The process of become an adult, of transcending one’s self from one stage in life to another, is a fraught process. It is hard work to clearly identify, first of all, who you are, and then to be able to project yourself forward. Whereas childhood and adolescence is a period in which the present is simply a building block leading to a distant future; the present for an adult becomes nothing more than a pivotal moment for a future that is just around the corner.
A successful process of adultification — at least as rewarded by contemporary Western-centric society — involves the ability to make sound decisions in the now by anticipating the future. Decision-making becomes less intuitive, less centred on play, and more on calculus, on discerning the right from the wrong. The younger years don’t seem to put much onous on the impact of right or wrong for a future you; they are guided by the feelings of today and what feels right or wrong for which is closest to you at that very moment. This is most often for yourself, but more often than we care to admit, it is very much also what is best for those around us.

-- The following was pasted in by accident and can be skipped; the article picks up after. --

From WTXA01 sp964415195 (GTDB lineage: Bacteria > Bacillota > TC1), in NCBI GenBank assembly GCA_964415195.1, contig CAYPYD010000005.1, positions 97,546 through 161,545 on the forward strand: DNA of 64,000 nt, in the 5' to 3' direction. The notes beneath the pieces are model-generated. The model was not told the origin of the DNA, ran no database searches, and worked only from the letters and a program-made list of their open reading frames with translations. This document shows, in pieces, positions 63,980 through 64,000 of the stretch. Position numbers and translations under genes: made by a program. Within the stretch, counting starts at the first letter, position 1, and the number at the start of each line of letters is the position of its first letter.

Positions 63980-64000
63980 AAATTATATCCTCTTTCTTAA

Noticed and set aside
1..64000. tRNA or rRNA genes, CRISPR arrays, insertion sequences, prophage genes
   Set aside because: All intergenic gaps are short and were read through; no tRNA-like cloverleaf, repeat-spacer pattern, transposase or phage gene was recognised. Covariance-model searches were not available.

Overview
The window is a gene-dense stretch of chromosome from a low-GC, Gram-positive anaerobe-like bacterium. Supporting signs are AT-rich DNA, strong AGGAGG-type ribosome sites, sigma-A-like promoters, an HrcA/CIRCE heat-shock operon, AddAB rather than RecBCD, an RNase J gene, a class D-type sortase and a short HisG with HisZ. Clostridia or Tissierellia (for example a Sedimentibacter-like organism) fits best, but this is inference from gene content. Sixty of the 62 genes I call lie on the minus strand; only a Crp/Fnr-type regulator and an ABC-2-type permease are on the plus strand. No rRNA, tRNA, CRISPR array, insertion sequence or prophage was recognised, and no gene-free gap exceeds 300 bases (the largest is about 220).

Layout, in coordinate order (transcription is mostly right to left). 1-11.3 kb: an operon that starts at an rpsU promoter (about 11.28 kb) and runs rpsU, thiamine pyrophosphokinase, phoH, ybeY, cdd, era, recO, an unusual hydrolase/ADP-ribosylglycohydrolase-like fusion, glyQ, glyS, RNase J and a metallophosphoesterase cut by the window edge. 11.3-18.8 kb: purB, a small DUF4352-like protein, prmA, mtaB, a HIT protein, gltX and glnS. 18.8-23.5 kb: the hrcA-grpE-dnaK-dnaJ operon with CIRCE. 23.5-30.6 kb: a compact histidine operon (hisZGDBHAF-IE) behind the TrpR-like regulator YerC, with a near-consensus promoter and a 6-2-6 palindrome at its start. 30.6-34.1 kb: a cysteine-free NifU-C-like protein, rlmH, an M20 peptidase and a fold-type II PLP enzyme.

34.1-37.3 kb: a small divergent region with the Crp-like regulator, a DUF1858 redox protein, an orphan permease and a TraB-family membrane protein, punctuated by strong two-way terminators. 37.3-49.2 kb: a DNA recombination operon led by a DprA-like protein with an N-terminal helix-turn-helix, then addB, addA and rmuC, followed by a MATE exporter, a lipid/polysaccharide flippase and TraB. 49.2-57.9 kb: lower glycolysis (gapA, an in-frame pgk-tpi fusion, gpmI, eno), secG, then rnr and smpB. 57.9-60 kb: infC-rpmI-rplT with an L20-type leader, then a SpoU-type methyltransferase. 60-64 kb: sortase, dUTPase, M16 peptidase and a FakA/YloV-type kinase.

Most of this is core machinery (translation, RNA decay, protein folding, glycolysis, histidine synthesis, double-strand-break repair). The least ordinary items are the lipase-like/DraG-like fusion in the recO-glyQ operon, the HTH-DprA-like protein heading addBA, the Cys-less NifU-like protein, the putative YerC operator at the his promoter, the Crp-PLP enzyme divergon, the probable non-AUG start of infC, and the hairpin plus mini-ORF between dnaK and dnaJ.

We also seem to be a lot more aware of our place in relation to others when we are younger, we feel as part of a community — whether this is online, local, global, or imaginary, but our desire for belonging is stronger than the faux-modesty that we build as adults. It is a modesty, a tightening of the upper-lip that makes us sad, nostalgic, longing for days gone by. Nostalgia is the wound of what used to be. This is why I think we romanticise our past, because we look back fondly at a time when our ontology, our way of being, wasn’t wounded by the demands and reprimands of the future.
Children and adolescence know that tradition and expectations are a fools-game, and a game played by adults. This is why they do not want to join us in our games, and will create new ones or break-down the gates of the existing ones. We as adults also know that these fictitious expectations we have created are dubious too, merely mechanisms we have co-opted to feel part of something bigger. Traditions, social etiquette, and expectations exist only because we all silently agree to believe in the lie. They do not exist, they cannot be touched, they cannot even be felt, they are taught, ingrained in our psyche by the various mechanisms of…